Why audience targeting may hold the key to the future of TV adverts
TELEVISION has long reigned as the dominant force in global advertising, accounting for almost 58 per cent of international ad spend in the first three quarters of 2013. But its crown may be slipping. In many digitally-advanced markets, TV’s share of ad budgets has already been eclipsed by online – the transition happened as early as 2009 in the UK. And while spending on global display internet ads grew by more than 32 per cent in the year to October 2013, European TV remained flat.
“TV is one of the mediums with the highest wastage,” says Phil Hall, joint head of investment at MediaCom. The uniform nature of most TV ads (all viewers of a programme see the same ones, at the same time) means campaigns are rarely as targeted as their online equivalents. The probability that the viewer of a football match will be receptive to Budweiser marketing is high, but online campaigns can be focused on those with a definite track record of buying lager. And for programmes with more diverse audiences (dramas or the news), the problem is even more acute. According to a 2013 analysis by Nielsen, as much as 70 per cent of TV ad spend can be wasted in this way.
But technological developments, including Sky’s AdSmart technology, offer a glimpse of the future, and may well help TV to remain an attractive platform even in digitally advanced markets.
On-demand video sites (4oD, ITV Player, YouTube) already make use of online browsing data to serve highly targeted campaigns; AdSmart takes this principle into the living room. Using post codes and customer names, it unlocks rich data from Experian about the viewers, including age and income band. Campaigns can then be pushed to the most relevant audience, with viewers in different regions and demographic categories seeing different ads during the break.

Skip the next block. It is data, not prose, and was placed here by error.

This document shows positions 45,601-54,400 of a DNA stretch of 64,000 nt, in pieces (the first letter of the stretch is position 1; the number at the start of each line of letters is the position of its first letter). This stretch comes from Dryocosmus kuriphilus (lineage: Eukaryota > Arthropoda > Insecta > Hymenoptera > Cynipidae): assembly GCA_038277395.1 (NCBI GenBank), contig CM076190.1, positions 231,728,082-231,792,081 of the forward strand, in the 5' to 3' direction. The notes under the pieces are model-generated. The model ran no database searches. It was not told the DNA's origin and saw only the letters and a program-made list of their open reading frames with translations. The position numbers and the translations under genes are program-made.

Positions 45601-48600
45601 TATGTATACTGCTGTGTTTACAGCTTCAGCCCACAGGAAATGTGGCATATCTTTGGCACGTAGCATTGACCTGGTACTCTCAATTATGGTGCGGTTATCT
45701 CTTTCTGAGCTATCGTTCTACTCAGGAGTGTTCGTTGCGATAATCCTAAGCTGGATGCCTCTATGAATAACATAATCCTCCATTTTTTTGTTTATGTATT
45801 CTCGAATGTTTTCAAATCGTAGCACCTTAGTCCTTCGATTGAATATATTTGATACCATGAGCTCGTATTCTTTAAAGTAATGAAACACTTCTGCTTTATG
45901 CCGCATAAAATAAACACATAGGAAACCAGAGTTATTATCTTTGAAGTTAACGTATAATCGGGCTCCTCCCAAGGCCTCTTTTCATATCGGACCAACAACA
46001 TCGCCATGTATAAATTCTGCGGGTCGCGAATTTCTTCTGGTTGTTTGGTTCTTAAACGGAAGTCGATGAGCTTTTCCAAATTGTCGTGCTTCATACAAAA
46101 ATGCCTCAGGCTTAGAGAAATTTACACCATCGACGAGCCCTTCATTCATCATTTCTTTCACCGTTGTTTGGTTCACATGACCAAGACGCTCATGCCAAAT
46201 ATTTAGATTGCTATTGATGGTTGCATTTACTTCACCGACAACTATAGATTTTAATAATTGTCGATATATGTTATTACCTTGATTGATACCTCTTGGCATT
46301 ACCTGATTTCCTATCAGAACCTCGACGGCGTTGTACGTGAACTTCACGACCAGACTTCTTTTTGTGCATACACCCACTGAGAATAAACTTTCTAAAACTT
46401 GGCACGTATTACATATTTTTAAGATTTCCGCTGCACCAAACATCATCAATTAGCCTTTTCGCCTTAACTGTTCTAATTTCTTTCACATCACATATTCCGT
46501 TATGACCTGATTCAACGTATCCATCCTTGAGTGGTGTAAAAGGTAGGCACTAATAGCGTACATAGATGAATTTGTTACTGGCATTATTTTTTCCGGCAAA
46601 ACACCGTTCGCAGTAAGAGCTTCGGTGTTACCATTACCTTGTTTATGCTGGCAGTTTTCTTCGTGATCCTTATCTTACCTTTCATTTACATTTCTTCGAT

“The move to more targeted TV ads allows buying to catch up with planning strategies,” Hall says. “Before, you’d have data showing that 16 to 24 year olds were the likely viewers of a show. But in the future, it seems that we could actually buy individual viewers – a 24-year-old with a specific income, for example.”
Similar technologies are likely to become widespread across TV channels in the future, Hall says, and will bring in smaller, regional brands unable to afford nationwide TV campaigns in the past. A small car dealership, for instance, has been an early adopter of AdSmart. Such businesses are increasingly able to combine the instant appeal of TV with the efficiency of audience targeting.
Liam Ward-Proud is business features writer at City A.M.